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this is illustrative of an argument i've made about president obama. by my reading, president obama is a procedural democrat. he has a deep and abiding faith in the processes of democracy and it's on these processes, on these ways of engaging that he rests his fate in our ability, in our systems capacity to eventually reach just and fair outcomes. the president fully understands history is riddled with inee kwaul 4ri9 at this, injustice and strive but he believes we can be perfected through engaging in public oo life. the president says it's held in the democratic inches city tuesdays, the open innocence of franchises, the quality of deliberation and degree of transparency and mekisms in of accountability. this is different than leaders who are most interested in ends. they insist most vehemently on the ends they want to achieve and they work backwards to craft
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those strategies that meets those goals. these two can be great leaders. for a process president, the means are the end. on tuesday night president obama spent the bulk of his speech praising not the outcome of the election, but the process by which it was achieved. active participation by citizens. >> i want to thank every american who participated in this election. whether you voted for the very first time or waited in line for a very long time. by the way, we have to fix that. >> did you catch that? the thing that needs to be fixed. the quality of the process. now the pundants have spent the latter half of this week dissecting what signals the american people were sending on tuesday night, but determining the will, the corrective wilf more than 120 million people is complicated. ascertaining the inclinations of a man as consistent as president obama is somewhat more straightforward. by giving such parallel speeches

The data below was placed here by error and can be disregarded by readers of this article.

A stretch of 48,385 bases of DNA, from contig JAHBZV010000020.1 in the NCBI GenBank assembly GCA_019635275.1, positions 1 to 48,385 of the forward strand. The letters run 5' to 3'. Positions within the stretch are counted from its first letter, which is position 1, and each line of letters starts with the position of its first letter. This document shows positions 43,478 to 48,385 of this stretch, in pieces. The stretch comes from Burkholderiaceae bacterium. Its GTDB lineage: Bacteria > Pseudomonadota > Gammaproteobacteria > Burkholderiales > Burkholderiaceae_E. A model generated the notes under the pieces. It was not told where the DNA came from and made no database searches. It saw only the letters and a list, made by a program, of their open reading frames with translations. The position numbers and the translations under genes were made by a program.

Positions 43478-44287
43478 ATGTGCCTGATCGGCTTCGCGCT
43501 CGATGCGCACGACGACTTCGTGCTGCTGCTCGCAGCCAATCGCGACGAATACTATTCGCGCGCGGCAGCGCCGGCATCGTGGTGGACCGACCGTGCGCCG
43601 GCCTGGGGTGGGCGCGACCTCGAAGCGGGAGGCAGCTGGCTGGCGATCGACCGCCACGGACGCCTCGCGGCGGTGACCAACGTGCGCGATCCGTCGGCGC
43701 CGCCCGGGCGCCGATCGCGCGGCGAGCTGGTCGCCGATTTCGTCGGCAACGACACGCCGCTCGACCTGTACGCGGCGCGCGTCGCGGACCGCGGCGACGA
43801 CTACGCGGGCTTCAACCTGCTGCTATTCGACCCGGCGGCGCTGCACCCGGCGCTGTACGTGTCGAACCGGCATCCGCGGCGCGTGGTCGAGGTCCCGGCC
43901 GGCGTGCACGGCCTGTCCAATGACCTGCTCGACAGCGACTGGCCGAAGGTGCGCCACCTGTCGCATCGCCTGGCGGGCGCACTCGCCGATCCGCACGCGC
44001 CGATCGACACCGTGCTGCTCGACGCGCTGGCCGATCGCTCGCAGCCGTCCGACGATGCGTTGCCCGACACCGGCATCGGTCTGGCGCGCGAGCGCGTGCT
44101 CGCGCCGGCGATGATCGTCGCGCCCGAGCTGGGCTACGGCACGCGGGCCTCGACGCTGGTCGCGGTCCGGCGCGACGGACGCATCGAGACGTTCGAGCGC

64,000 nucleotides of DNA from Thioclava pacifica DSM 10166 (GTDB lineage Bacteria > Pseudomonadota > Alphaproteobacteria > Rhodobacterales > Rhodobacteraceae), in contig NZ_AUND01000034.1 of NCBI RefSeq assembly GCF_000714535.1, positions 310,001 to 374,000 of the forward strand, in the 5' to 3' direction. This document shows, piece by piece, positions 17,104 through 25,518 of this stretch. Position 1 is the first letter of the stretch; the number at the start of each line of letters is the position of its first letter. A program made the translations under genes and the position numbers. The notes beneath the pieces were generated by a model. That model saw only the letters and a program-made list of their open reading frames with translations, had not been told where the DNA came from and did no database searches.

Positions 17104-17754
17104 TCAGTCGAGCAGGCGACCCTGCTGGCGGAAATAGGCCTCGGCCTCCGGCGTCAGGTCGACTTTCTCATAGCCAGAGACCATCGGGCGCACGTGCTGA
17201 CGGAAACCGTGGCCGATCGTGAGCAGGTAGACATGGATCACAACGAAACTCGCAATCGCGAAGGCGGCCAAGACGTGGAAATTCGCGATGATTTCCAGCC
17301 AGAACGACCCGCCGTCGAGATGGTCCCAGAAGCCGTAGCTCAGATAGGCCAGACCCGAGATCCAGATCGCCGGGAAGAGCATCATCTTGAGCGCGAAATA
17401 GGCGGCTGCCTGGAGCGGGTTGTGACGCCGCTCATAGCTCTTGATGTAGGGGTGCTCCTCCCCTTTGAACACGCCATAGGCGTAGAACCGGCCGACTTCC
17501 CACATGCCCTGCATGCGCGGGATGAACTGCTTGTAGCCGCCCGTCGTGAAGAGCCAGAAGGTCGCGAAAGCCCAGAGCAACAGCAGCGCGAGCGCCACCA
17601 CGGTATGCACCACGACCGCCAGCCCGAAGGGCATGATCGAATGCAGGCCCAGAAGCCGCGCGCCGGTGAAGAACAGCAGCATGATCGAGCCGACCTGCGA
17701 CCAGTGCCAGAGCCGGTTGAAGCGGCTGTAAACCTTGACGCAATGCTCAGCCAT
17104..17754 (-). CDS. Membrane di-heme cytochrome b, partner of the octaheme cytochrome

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in response to both of his victories, president obama offers us tremendous insight into who he is as a president. he is a man who understands his place in history, refuses to vilify his opponent, knows that his individual success is a result of collective work of family and staff and volunteers. has an agenda but will always pursue that agenda within the constraints of a democratic process that honors diverse perspective. this commitment to process means that the left will soon be irritated that he is not brave enough and the right will soon seek to exploit his commitment to process by using the institutions that they control to block his way. but even for those looming likelyhoods, the president has a response. >> the roll of citizen in our democracy does not end with your vote. america's never been when what
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can be done for us but what can be done by us. the hard an necessary work of self-government. that's the principle we were founded on. with me are steve kerr knacky, host of the cycle and wade henderson, president and ceo of the leadership conference on civil and human rights. it's so lovely to have you both here on this first nerd land after the election. wade, do you think i have that right? is this a president fundamentally interested in process? >> melissa, i think you have it right and i think that was a great introduction to what is trially an historic and game-changing election. before we talk about process though, let maine just say three things. first of all, as important the the first obama election was historically, this is almost as equally important. >> yes. >> because it validated his presidency, it preserved the affordable health care act, it